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Re: Rear Brake Service Bulletin SVC-11-014 09/08/2011

Motorcycle Info Pages - MTS1200 Service & Maintenance > Rear Brake Bleeding

Can someone here who has done this give feedback? How can I tell if my 2012 already has this?

My issue is with too much travel of the rear brake pedal.

Ducati Omaha lists the kit for my 1200S ABS at a whopping $195 US. Yikes, that's a lot for a new master cylinder and three hoses.

"69926281A - KIT FRENO POST MTS1200 ABS"

Thanks for any info.

-Bob
 

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Look at the plastic piece that comes out of your master cylinder and has the reservoir hose attached. Is it a 90 degree or not?
 

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Discussion Starter · #3 · (Edited)
Look at the plastic piece that comes out of your master cylinder and has the reservoir hose attached. Is it a 90 degree or not?
Don't have the bike near me for a bit but I'm looking at the parts diagram, is it the long hose to the right, connected by clips #17? Image embedded below

 

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Don't have the bike near me for a bit but I'm looking at the parts diagram, is it the long hose to the right, connected by clips #17? Image embedded below

Nope. See the blue? They went from a 90 degree angle on the MASTER CYL to a 45-50 degree, also different bore size (maybe something else, not sure).
 

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Hello, I'm new to my 2011 MTS 1200S and I was told that this problem could be solved by using a brake fluid with much higher boiling point....like 'racing' higher. Has anyone heard this also? I was out for a ride yesterday and my rear brake was acting as if there was NO fluid in it, so I pulled over and checked it - sure enough it's full of fluid and the pedal travels the full distance :(
 

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There are loads of posts out there and also videos showing the bleeding procedure and using HT brake fluid. Many people have done this and restored the rear brake. I did it and mine is fine.
 

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FWIW YMMV.... My 13....Most improvement came from fitting a bleeder banjo to the rear ABS port. Of course quality dot 4 fluid. Now able to invoke the ABS on the rear.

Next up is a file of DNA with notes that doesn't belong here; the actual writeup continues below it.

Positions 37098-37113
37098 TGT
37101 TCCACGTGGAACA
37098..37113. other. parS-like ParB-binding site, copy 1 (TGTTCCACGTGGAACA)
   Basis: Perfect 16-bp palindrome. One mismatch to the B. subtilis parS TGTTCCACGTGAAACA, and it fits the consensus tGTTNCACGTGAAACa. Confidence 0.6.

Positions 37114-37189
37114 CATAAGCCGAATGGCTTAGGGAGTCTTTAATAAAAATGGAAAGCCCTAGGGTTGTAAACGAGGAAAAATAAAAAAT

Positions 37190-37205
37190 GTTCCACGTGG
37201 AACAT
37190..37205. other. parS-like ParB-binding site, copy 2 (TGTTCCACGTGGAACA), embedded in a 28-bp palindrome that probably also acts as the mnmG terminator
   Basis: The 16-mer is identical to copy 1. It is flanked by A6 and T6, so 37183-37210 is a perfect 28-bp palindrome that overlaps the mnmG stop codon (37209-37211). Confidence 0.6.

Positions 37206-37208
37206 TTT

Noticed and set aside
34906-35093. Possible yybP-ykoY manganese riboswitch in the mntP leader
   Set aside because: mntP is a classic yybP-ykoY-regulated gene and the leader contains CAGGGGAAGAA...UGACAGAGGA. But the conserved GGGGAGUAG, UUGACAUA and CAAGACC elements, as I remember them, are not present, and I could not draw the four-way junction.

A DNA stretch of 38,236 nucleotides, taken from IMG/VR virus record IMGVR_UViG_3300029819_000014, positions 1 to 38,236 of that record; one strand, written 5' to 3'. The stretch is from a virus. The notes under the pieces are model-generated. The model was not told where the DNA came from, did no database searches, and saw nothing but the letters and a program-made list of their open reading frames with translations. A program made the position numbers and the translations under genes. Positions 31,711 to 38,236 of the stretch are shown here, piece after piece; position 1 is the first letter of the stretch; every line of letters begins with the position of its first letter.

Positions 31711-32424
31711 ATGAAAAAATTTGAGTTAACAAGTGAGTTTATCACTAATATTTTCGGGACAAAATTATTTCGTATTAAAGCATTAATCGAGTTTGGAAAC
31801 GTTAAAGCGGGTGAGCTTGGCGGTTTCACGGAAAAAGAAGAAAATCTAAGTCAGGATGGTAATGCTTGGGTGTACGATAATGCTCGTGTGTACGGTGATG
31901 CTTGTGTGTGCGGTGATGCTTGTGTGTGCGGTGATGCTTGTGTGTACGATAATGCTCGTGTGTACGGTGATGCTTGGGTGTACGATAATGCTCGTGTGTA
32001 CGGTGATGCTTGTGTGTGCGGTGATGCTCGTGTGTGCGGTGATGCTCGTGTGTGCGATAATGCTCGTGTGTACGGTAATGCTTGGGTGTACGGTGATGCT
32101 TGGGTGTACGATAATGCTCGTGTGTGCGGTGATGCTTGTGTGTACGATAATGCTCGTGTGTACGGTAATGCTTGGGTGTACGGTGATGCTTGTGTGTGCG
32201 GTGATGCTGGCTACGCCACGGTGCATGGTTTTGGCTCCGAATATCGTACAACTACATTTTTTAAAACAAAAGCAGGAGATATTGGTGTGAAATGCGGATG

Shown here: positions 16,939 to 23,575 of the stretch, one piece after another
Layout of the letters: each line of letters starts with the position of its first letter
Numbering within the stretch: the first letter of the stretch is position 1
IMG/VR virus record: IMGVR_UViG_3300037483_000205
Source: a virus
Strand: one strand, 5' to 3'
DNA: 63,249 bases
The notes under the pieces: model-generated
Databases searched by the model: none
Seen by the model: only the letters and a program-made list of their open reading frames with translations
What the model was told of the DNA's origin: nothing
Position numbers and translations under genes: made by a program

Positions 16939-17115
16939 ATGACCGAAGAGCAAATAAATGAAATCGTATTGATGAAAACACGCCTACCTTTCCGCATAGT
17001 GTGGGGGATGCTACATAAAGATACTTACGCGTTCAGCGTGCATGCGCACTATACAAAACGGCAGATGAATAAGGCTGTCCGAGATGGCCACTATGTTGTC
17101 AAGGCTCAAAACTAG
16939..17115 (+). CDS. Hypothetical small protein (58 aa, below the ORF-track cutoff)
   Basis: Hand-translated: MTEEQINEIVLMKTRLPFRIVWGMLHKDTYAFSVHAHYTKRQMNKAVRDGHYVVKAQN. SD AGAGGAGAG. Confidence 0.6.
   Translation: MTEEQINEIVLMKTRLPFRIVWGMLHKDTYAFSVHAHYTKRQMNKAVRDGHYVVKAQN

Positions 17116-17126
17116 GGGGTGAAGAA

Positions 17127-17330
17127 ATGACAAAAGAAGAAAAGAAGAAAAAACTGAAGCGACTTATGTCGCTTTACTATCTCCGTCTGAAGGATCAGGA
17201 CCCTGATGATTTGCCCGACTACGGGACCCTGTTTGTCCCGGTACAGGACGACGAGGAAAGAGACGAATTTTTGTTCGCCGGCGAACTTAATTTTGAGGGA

Cheers
 

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I have a '13 that has never managed to keep a functioning rear brake for more than about 1000 miles at a time. I've found that bleeding by getting as much slack as possible in the hose so I can lift the caliper up above the ABS unit seems to be the only way to get a decent bleed. Doing that will get me a solid brake for about 1k miles or so, and then it gets squishy again. Mine looks like it's a 90deg bend off the master cylinder. Should I consider buying one of these kits?
 

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I have a '13 that has never managed to keep a functioning rear brake for more than about 1000 miles at a time. I've found that bleeding by getting as much slack as possible in the hose so I can lift the caliper up above the ABS unit seems to be the only way to get a decent bleed. Doing that will get me a solid brake for about 1k miles or so, and then it gets squishy again. Mine looks like it's a 90deg bend off the master cylinder. Should I consider buying one of these kits?
Have you installed the abs bleeder on the rear circuit?
 

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Hello, I'm new to my 2011 MTS 1200S and I was told that this problem could be solved by using a brake fluid with much higher boiling point....like 'racing' higher. Has anyone heard this also? I was out for a ride yesterday and my rear brake was acting as if there was NO fluid in it, so I pulled over and checked it - sure enough it's full of fluid and the pedal travels the full distance :(
A ridiculious expensive fluid isn't the cure all. If so, everyone, I mean everyone would be doing it. I use the Motul RBF600 and change fluid on a routine schedule. I have 100% rear brake at all times. Of course I've also swapped to the later master cylinder and installed the abs bleeder, and I invert the caliper to get an air-free bleed. If a brake is going to mush, most likely there is air in the system.
 
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